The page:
Three recent studies funded by the National Institute of Arthritis and Musculoskeletal and Skin Diseases are helping scientists and doctors to understand how the inflammatory skin disease psoriasis behaves at the molecular level, and what role genes play in predisposing people toward this disease.

Anne Bowcock, Ph.D. of Washington University in St. Louis, and William Cookson, D.Phil. of the University of Oxford in England studied the role of both genes and the environment in psoriasis, psoriatic arthritis and atopic dermatitis, another inflammatory skin condition.

The researchers found some similarities in genetic susceptibility for psoriasis and atopic dermatitis. As for psoriatic arthritis - a condition in which inflamed joints produce symptoms of arthritis for patients who have or will develop psoriasis - they found that the presence of modifier genes can indicate which people with psoriasis are also at risk for psoriatic arthritis.

Working at the molecular level, Brian J. Nickoloff, M.D., Ph.D., and a team of researchers at University Hospital of Zurich in Switzerland, the University of Zurich, and Loyola University Medical Center in Chicago developed an animal model to investigate the molecular basis of psoriasis. This skin disorder is driven by the immune system and by a type of white blood cell called a T cell. Normally, T cells help protect the body against infection and disease. When psoriasis is present, these cells are put into action by mistake, and they become so active that they trigger other immune responses, which lead to inflammation and rapid turnover of skin cells.

Using the model, the scientists were able to demonstrate how the proliferation of T cells is key to the formation of psoriatic lesions. They also demonstrated the role of a molecule known as "tumor necrosis factor-alpha": The molecule mediates the development of psoriatic lesions, and its production can result in T cell proliferation.

In other research at the molecular level, a team of Boston-based researchers led by Harvard Medical School's David Jones, M.D., Ph.D., used psoriasis as a model disease to develop a way of identifying autoantigens for autoimmune diseases. Autoantigens are substances found naturally within the body that can trigger an immune response. The researchers noted that psoriasis was an ideal model disease for their study because it is common, and because affected tissue is readily accessible. By studying the role of autoantigens in psoriasis, the researchers were able to better understand how autoantigens are recognized by T cells, and how autoreactive T cells give rise to autoimmune disease. The investigators found 11 potential autoantigens, but focused on 3 that were likely to be related to psoriasis and were associated with significant reactions in patients.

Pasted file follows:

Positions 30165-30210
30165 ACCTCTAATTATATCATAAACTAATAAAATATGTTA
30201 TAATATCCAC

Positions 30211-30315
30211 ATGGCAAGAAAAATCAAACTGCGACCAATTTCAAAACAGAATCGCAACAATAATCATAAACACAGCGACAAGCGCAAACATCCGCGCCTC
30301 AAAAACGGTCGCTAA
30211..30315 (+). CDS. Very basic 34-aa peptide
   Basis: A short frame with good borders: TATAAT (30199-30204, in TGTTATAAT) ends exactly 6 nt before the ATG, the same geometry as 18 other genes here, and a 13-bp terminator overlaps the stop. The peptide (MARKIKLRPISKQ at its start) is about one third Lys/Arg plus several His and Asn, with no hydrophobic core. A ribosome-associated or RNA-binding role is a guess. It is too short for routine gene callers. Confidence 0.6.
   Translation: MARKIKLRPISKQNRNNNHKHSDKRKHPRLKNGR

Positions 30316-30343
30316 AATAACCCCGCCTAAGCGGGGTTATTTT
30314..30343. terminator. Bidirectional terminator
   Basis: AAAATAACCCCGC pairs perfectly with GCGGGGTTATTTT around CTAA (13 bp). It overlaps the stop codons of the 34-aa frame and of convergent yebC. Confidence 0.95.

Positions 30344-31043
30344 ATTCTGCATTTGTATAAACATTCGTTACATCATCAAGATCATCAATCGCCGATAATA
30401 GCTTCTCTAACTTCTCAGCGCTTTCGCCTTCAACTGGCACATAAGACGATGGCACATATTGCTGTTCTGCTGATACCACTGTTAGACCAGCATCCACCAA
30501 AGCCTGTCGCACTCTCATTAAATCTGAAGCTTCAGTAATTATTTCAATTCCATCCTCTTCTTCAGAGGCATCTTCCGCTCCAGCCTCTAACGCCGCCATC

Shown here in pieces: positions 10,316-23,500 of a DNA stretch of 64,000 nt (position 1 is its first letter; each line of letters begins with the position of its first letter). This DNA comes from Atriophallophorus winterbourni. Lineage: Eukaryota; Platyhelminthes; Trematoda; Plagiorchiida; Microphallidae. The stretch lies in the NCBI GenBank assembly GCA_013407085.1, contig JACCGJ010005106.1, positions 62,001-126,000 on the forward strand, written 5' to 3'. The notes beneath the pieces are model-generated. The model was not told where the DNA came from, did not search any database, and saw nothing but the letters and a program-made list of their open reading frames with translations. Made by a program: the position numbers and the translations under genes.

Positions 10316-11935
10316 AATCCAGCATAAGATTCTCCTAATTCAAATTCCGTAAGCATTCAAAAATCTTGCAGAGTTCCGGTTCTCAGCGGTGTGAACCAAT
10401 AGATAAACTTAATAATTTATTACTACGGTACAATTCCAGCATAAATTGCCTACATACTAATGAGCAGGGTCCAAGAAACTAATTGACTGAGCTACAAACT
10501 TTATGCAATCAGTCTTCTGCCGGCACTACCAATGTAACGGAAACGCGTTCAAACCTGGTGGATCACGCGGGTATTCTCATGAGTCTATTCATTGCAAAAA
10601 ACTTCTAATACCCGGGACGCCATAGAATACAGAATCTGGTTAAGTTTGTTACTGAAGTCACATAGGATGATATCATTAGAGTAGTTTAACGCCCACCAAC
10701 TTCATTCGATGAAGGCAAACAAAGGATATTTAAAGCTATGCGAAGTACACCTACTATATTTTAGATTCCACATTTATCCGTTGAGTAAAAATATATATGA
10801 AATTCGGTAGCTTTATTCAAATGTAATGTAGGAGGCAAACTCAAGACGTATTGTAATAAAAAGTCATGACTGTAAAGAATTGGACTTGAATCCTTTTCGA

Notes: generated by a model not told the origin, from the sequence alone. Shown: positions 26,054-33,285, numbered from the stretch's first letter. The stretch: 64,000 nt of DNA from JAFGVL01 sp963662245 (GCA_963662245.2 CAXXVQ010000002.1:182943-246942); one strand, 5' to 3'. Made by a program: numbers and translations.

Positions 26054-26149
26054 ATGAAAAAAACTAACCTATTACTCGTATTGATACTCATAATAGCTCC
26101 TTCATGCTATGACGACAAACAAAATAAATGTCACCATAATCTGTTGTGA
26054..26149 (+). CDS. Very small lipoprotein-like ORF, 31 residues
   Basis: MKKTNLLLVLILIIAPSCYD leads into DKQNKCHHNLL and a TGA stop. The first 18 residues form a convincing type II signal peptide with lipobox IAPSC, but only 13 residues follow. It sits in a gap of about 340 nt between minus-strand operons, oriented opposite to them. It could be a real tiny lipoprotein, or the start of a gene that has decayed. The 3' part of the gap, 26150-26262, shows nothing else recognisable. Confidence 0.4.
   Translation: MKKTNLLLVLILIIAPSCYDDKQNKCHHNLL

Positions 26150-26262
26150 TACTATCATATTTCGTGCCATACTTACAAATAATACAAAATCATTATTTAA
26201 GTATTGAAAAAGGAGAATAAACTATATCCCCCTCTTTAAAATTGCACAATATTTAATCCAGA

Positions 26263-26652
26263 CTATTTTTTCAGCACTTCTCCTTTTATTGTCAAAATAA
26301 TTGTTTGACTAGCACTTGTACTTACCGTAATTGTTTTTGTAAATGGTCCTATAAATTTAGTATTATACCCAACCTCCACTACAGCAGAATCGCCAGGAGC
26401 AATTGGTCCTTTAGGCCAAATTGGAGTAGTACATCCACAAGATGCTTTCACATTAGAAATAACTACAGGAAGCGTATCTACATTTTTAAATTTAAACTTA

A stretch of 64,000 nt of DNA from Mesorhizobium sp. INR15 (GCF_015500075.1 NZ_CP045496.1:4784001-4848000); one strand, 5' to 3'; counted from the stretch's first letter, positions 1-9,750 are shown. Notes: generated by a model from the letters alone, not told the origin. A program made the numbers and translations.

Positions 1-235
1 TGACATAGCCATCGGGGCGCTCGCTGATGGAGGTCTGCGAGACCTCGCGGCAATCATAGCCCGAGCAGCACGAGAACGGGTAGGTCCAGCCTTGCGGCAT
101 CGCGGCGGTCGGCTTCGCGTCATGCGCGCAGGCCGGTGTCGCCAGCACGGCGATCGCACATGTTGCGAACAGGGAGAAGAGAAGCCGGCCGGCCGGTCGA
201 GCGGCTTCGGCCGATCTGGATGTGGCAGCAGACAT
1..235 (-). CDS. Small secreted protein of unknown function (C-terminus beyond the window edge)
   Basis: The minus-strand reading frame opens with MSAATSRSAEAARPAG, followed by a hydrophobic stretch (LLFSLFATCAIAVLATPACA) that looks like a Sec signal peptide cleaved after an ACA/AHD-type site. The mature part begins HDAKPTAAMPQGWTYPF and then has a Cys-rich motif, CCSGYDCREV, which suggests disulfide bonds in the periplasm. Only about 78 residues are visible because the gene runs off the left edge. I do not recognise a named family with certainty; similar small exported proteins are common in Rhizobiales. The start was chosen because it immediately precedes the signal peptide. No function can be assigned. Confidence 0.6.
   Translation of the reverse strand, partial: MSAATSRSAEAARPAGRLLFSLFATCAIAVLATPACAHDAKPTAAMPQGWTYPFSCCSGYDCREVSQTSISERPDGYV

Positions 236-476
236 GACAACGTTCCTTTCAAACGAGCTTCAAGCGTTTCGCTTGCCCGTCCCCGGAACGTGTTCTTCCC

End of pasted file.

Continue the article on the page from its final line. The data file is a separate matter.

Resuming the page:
"Taken together, these three studies shed light on what causes psoriasis, who gets it and how it can be treated," says NIAMS Director Stephen I. Katz, M.D., Ph.D.

Psoriasis is a chronic (long-lasting) skin disease characterized by scaling and inflammation. Although the disease occurs in all age groups, it primarily affects adults. It appears about equally in males and females. Psoriasis occurs when skin cells quickly rise from their origin below the surface of the skin and pile up on the surface before they have a chance to mature. Usually this movement (also called turnover) takes about a month, but in psoriasis it may occur in only a few days. In its typical form, psoriasis results in patches of thick, red (inflamed) skin covered with silvery scales. These patches, which are sometimes referred to as plaques, usually itch or feel sore. They most often occur on the elbows, knees, other parts of the legs, scalp, lower back, face, palms, and soles of the feet, but they can occur on skin anywhere on the body. The disease may also affect the fingernails, the toenails, and the soft tissues of the genitals and inside the mouth.

The mission of the National Institute of Arthritis and Musculoskeletal and Skin Diseases (NIAMS), a part of the Department of Health and Human Services' National Institutes of Health, is to support research into the causes, treatment and prevention of arthritis and musculoskeletal and skin diseases; the training of basic and clinical scientists to carry out this research; and the dissemination of information on research progress in these diseases. For more information about NIAMS, call the information clearinghouse at (301) 495-4484 or (877) 22-NIAMS (free call) or visit the NIAMS Web site at

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Bowcock AM, Cookson WO. The genetics of psoriasis, psoriatic arthritis and atopic dermatitis. Human Molecular Genetics April 1, 2004; 13 Spec No 1:R43-55.

Boyman O, Hefti HP, Conrad C, Nickoloff BJ, Suter M, Nestle FO. Spontaneous development of psoriasis in a new animal model shows an essential role for resident T cells and tumor necrosis factor-alpha. Journal of Experimental Medicine, 2004; 199(5):731-6.

Jones DA, Yawalkar N, Suh KY, Sadat S, Rich B, Kupper TS. Identification of autoantigens in psoriatic plaques using expression cloning. Journal of Investigative Dermatology 2004; 123(1); 93-100.

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